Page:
Since this module forms the central repository for information on your people - and can even track hours worked - it can form a vital resource in managing the utilization and allocation of billable time in service based organizations. With the right tools and capabilities for tracking your people’s skills, career aspirations, and engagement, it can also become one of your most valuable assets in terms of assigning the right people to the right projects, ensuring they feel rewarded for the work they do and that your projects remain profitable and correctly staffed.

  • A supply chain management module used to monitor all inputs into an organization’s production process to ensure maximum profitability and efficiency.

Your supply chain management solution tracks each stage in the movement of supplies and goods through the supply chain, including sub-suppliers. It can include a wide range of capabilities from procurement to order management, contract management, or even the whole source-to-contract (S2C) lifecycle. Although it can also be a separate module, your supply chain management module might also have inventory management capabilities, used in conjunction with supply chain management to manage inventory but also to assess the performance and profitability of manufacturing processes and distribution centers.

Beyond these main components of an ERP system, you might expect to see marketing automation, ecommerce, workforce management, project management, and other modules added depending on a business’s product offering.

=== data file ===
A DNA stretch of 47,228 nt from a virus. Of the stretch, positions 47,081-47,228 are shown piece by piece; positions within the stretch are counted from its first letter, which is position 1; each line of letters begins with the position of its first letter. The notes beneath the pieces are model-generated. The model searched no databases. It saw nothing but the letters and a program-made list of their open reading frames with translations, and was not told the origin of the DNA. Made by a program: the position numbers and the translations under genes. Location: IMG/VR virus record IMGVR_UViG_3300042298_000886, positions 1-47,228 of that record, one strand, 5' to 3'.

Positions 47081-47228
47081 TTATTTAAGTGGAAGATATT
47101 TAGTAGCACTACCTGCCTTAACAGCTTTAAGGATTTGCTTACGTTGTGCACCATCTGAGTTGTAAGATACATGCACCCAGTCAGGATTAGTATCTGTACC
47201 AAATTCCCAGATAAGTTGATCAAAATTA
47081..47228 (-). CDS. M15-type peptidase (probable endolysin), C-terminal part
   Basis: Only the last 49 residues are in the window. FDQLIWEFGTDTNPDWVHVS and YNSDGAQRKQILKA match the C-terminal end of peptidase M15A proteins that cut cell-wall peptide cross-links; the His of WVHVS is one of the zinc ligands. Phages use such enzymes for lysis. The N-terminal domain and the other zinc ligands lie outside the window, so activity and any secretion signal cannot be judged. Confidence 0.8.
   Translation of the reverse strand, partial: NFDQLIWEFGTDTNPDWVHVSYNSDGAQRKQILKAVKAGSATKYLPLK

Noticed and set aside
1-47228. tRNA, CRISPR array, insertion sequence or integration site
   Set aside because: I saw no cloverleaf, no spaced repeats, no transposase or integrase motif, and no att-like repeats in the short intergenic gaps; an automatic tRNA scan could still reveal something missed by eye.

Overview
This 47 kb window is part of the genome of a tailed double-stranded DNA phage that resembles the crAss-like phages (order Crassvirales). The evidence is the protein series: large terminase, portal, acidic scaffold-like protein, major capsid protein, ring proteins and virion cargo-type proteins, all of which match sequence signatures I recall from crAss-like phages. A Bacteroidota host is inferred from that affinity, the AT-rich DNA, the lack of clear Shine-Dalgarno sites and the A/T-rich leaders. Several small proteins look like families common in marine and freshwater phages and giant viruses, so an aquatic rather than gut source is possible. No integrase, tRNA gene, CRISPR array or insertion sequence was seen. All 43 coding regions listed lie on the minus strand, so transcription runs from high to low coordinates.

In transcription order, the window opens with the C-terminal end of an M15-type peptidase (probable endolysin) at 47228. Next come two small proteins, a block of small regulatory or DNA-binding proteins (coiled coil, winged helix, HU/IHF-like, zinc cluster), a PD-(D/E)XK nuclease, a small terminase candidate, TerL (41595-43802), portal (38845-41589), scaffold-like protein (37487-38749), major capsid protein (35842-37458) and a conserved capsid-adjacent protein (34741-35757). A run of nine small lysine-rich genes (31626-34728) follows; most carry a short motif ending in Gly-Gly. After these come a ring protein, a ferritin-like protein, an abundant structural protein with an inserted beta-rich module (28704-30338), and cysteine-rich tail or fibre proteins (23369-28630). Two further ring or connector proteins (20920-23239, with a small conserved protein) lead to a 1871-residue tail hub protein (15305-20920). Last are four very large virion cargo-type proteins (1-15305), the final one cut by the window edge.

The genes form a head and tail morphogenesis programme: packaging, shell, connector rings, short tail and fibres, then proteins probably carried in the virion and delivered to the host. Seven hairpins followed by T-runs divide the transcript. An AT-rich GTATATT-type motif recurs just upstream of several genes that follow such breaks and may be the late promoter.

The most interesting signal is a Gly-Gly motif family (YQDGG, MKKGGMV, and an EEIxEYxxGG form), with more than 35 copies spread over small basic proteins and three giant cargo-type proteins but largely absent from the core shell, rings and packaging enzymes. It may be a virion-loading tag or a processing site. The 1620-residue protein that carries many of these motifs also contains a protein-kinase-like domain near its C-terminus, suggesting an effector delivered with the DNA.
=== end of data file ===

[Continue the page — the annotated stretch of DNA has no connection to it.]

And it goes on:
In a people-centric organization, these essential components will still be necessary. But the way they perform will be significantly different from their functions in a production/manufacturing focused environment. Moreover, different specialist modules or integrations will become necessary - including professional services automation (PSA) tools. 

The function of ERP in a service-based business

ERP modules and functions are brought to bear in different ways for service-based and people-centric organizations. Although the uses of ERP in these organizations will be broadly analogous to those in more traditional manufacturing concerns, your needs and requirements will be different. Specifically, you’ll require:

  • A greater degree of flexibility when it comes to how your organization and its people use and interact with each module of the system. People-centric organizations have significantly more fluid processes, and especially in the age of hybrid working your people will need to connect to and interact with your ERP system from a variety of different apps and devices.
  • Specialized functional modules or extensions may be necessary to complement your system’s basic capabilities. For professional services organizations, professional service automation (PSA) tools are a good example. These solutions create a unified platform for collaboration across an organization, automating many functions and providing a greater level of insight into the status of projects, people, and capital resources.

How can Unit4 help you?

Unit4 has over 40 years' experience designing ERP software for service and people-centric organizations. As such, our solutions are tailored to your specific needs, and integrate with our FP&A, HCM, and PSA solutions to create an end-to-end system for managing your back office in a way that reduces the burden of administration on your teams and allows them to invest more time in processes and activities that add value for you and your customers. To learn more about what our solutions can provide for you and your people, check out our dedicated product pages here or click here to book a demo.

Sign up to see more like this